Just like all steering and suspension system components, the ball joint is a safety-critical part. A worn ball joint can compromise a vehicle’s ride and handling. In the event of a failure, however, the results can be much worse. As an industry leading supplier of steering and suspension components, Delphi can provide an insight into the role of the joint, what to look out for in a failing joint and how to replace it before it gets that far.
The ball joint is an essential part of a vehicle’s steering and suspension system, that is typically used in the front end. Put simply, it acts as a pivot between the vehicle's wheels and suspension, allowing the vehicle to be steered, whilst also ensuring a comfortable ride. Since it constantly pivots through multiple planes and angles, much like a human hip joint, it is subject to significant stress and wear.
What are the different types of ball joint?
There are two types of ball joint. Why is it important to know this? Because they require slightly different approaches when it comes to servicing. Most vehicles are fitted with MacPherson strut suspension systems. This incorporates a single joint on each side, positioned between the lower end of the strut and the control arm.
In double wishbone systems, the two joints are located at the top (upper ball joint) and bottom (lower ball joint) of the suspension system. Given its position, the lower ball joint experiences higher loads as well as increased exposure to dirt and salt, resulting in faster wear.
How to spot a failing ball joint?
Although they are designed to be highly durable, over time they will gradually wear and require replacing. Whilst ball joint replacement is not part of the routine maintenance schedule, they should be checked regularly and according to manufacturer’s intervals for any signs of damage and/or excessive free play. If either of these is present, it should be replaced. Other common symptoms of a worn ball joint include:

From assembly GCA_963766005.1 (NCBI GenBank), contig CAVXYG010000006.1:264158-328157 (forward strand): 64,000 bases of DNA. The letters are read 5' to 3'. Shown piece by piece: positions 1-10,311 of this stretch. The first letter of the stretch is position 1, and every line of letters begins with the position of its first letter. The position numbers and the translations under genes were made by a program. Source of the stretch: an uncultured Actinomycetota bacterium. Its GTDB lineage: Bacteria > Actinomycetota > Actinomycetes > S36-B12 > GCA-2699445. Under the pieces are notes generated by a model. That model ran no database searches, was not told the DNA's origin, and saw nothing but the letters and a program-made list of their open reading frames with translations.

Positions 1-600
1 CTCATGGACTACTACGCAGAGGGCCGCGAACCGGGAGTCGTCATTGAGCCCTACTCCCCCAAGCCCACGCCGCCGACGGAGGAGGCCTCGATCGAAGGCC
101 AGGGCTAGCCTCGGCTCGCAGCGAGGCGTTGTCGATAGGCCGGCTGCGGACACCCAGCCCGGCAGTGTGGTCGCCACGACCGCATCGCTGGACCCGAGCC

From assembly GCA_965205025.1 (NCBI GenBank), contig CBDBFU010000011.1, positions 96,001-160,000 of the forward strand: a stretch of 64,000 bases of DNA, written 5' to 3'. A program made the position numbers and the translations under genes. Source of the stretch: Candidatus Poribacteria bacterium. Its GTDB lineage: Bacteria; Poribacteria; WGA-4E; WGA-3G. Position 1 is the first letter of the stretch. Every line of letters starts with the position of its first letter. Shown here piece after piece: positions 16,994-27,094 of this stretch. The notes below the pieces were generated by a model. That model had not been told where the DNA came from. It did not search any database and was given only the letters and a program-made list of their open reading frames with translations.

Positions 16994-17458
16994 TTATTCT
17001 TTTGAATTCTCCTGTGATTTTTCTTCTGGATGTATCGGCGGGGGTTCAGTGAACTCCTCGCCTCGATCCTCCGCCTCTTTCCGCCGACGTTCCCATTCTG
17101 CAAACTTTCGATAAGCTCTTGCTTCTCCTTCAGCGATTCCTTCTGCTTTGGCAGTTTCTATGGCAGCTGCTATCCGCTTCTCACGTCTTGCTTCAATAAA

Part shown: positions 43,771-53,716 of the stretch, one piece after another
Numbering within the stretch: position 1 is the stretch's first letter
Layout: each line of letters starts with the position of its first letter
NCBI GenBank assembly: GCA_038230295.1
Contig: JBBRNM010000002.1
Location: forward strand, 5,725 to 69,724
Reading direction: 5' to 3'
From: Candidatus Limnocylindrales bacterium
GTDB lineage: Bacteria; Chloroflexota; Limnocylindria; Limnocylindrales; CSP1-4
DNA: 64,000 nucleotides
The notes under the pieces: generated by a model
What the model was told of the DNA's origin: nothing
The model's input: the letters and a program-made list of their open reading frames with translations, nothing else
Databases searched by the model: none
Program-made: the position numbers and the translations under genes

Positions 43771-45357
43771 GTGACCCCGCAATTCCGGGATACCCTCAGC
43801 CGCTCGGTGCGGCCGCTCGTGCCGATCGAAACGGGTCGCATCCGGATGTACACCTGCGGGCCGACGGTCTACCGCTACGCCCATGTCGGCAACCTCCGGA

- Clunking noises coming from the vehicle’s front suspension when driving over bumps or turning. As the joints wear out they become loose in the socket and rattle as the suspension moves up and down. This can also cause excessive vibration from either side of the vehicle or through the steering wheel.
- The vehicle’s steering wanders from left to right on its own. As the ball joint deteriorates, these symptoms will progressively worsen until the part fails. Waiting until joint failure is dangerous as the wheel could collapse, causing an immediate loss of control.
It is therefore recommended to check it, and replace where necessary, if any of these symptoms are evident.
Why is it important to replace the entire ball joint and not just the boot?
A common cause of ball joint failure is the splitting or cracking of its rubber boot. When this happens, water, salt and dirt penetrate the joints internal components, damaging the boot. In this instance, it’s advisable to replace the entire joint, as a new boot would likely seal in the damaging substances, resulting in accelerated wear and corrosion.